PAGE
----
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The F.H.C. was founded on November 11, 1750, and faded away in the 1770s (after 1772). The group was revived on September 30, 1920, but again ended during World War II. The last known meeting in the 1940s was in 1943. The F.H.C. Society was again revived in May 1972. (see news clippings in "F.H.C. Society" folder, University Archives Subject File Collection)

The organization's initials likely stand for the Latin phrases "Fraternitas, Humanitas, et Cognitio" or "Fraternitas Humanitas Cognitioque" (two different renderings of "Brotherhood, Humanity, and Knowledge") (Jack Morpurgo, Their Majesties' Royall Colledge : William and Mary in the seventeenth and eighteenth centuries).

Also known as: FHC, F.H.C., F. H. C., Flat Hat Club (by non-members).


This list is in-progress and will always be incomplete.

Julian A. C. Chandler, no. 1083, president, 1919-1934

Harold Lees Fowler, no. 1170, history professor, 1934-1974, initiated 1938 (see news clipping in Subject File)

Herbert L. Ganter, class of 1927, Law 1930, College archivist 1948 to 1974

William George Guy, class of 1924, chemistry professor, 1925-1968

Robert Hornsby

James Innes

Thomas Jefferson, circa 1760-1762

J. Wilfred Lambert, no. 1148, class of 1927, psychology professor and administrator, 1930-1973

Bathurst Daingerfield Peachy, Jr., WM 1914


[ http://scrc.swem.wm.edu/index.php?p=collections/controlcard&id=6847 Ralph Stambaugh]

Earl Gregg Swem, no. 1087, College librarian 1920-1944

St. George Tucker

Dyckman W. Vermilye, class of 1943

George Wythe

Herbert Young, no. 1121, 1937/1941

Roscoe Conkley Young, student 1906/1910, faculty 1913/1915, 1919/1944

FHC Material in the SCRC

  • The Flat Hat Club and the Phi Beta Kappa Society, edited by George P. Coleman, Call Number: Archives LJ 75 P29 W75
  • James Innes and His Brothers of the FHC by Jane Carson, Call Number: Archives F234 W7 C3449
  • In Token of Friendship by Robert W. Storm, Jr., Call Number: Archives LJ 41 C63 s8
  • Letters to and from St. George Tucker, William and Mary class of 1772, concerning the FHC and the secret society's members. The FHC was particularly active in the pre-Revolutionary era. Tucker kept in contact with his FHC colleagues, and his correspondence reflects an enduring fellowship after he officially left the College. Note in particular William Nelson, Jr.'s letter hoping in 1779 for a revival of the FHC during the turbulent times of the war. Nelson quotes the purpose of the FHC as "charity, friendship, and science." Tucker Coleman Collection: the specific letters are dated 3/19/1774, 9/7/1777, 3/30/1779, 7/29/1781, 10/8/1783, and 6/7/1773.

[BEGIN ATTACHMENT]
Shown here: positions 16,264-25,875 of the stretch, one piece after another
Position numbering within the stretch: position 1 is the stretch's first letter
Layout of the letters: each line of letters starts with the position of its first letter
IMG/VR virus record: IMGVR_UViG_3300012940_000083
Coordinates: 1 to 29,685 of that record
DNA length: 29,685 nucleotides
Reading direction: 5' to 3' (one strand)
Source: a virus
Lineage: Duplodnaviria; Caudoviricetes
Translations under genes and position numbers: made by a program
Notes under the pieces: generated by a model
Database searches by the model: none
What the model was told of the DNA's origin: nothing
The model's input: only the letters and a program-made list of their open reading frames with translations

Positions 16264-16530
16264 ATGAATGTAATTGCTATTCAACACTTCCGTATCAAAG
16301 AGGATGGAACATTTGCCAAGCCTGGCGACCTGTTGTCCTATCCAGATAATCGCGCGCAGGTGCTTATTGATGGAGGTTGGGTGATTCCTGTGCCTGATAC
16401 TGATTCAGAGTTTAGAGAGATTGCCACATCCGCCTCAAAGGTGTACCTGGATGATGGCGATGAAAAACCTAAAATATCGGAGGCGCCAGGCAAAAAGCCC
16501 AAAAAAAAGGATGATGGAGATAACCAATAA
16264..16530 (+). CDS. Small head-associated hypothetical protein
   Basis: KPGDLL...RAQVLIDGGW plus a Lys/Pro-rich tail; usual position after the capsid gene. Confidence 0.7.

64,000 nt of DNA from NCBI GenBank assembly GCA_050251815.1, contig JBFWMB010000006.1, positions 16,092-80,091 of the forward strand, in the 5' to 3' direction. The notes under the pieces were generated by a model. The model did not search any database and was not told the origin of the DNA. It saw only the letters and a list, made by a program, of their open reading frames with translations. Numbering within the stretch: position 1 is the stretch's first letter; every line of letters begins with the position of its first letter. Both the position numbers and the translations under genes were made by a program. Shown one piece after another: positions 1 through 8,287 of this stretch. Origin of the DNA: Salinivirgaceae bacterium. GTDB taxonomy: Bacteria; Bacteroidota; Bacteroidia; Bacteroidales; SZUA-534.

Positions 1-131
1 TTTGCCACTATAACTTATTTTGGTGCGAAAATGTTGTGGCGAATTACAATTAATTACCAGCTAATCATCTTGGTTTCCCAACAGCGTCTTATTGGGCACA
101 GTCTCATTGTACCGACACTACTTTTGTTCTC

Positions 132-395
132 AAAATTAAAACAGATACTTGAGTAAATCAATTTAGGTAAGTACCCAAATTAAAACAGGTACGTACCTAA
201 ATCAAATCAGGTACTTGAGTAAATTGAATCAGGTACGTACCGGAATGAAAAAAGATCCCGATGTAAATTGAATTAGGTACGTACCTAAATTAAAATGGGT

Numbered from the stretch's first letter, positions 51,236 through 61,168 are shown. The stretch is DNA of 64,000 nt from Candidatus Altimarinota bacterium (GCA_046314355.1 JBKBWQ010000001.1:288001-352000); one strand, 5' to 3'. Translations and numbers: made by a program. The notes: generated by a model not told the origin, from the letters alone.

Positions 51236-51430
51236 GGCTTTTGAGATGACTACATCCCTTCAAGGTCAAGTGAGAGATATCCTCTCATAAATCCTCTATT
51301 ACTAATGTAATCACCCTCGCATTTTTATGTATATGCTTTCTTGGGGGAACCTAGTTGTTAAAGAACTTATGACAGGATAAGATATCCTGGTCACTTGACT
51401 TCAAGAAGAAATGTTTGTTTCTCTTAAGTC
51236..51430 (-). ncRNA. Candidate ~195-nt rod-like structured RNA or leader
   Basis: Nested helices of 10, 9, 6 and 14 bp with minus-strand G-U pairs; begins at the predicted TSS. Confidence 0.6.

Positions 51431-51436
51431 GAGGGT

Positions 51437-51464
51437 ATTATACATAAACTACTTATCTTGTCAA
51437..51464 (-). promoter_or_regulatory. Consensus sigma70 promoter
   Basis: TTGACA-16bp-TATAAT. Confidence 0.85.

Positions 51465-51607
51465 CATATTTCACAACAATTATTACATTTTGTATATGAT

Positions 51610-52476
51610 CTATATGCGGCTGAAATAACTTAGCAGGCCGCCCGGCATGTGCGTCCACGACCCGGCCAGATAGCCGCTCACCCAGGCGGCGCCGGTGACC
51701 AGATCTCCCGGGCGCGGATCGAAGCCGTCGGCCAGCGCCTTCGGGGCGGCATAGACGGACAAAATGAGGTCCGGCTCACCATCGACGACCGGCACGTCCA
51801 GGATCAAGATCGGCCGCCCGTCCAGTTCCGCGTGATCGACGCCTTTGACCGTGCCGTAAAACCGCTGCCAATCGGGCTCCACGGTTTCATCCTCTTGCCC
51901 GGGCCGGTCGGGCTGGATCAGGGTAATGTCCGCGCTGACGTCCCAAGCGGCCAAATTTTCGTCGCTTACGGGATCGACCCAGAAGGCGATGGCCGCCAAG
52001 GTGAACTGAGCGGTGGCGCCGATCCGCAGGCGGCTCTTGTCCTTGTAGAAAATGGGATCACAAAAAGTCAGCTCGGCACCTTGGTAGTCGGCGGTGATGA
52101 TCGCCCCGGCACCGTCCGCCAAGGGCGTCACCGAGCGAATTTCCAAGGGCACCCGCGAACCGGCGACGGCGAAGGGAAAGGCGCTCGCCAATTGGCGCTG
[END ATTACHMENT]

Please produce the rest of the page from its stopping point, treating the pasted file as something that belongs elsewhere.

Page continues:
• In the early nineteenth century with its reverence for the Revolution, founding fathers, glories of the 18th century, etc., several people wrote to Jefferson concerning the F.H.C. and his member ship in the "ancient" collegiate fraternity. Jefferson's letter to Thomas McAuley recalls a casual relationship with the F.H.C. during the years he was at the College, 1760-1762. Thomas Jefferson to Thomas McAuley, June 14, 1819, Mss 39.1 J35, Lot 2 item 238 Folder 4. Copies are available in the Subject File.
  • University Archives Faculty-Alumni File Collection, See the folders of: J.A.C. Chandler, Robert Hornsby, Bathurst Daingerfield Peachy, Herbert Young, Roscoe Conkley Young. Additional certificates are in the University Archives Subject File Collection "FHC Society" folder.
  • University Archives Artifact Collection, FHC Medals: Harold Lees Fowler (history professor, 1934-1974); Earl Gregg Swem (College librarian 1920-1944); Dyckman W. Vermilye (class of 1943); and a medal that was a gift of Otis Geddy.
  • J. Wilfred Lambert (class of 1927, psychology professor and administrator, 1930-1973), FHC medal.
  • Fifteen Sermons Preached at Rolls Chapel..., Joseph Butler, London: Printed for J. and P. Knapton, 1749. Gift of the F.H.C. Society. This volume was purchased by the twentieth-century F.H.C. to illustrate the eighteenth-century collection of the group's books.

External Links

In the News

A Note About The Contents Of This Wiki
Unfortunately, many of the early original records of the College of William and Mary were destroyed by fire, military occupation, and the normal effects of time. The information available here is the best available from known documents and sources at the time it was written. Information in this wiki is not complete as new information continues to be uncovered in the SCRC's collections and elsewhere. Researchers are strongly encouraged to use the SCRC's access tools for their research as the information contained in this wiki is by no means comprehensive.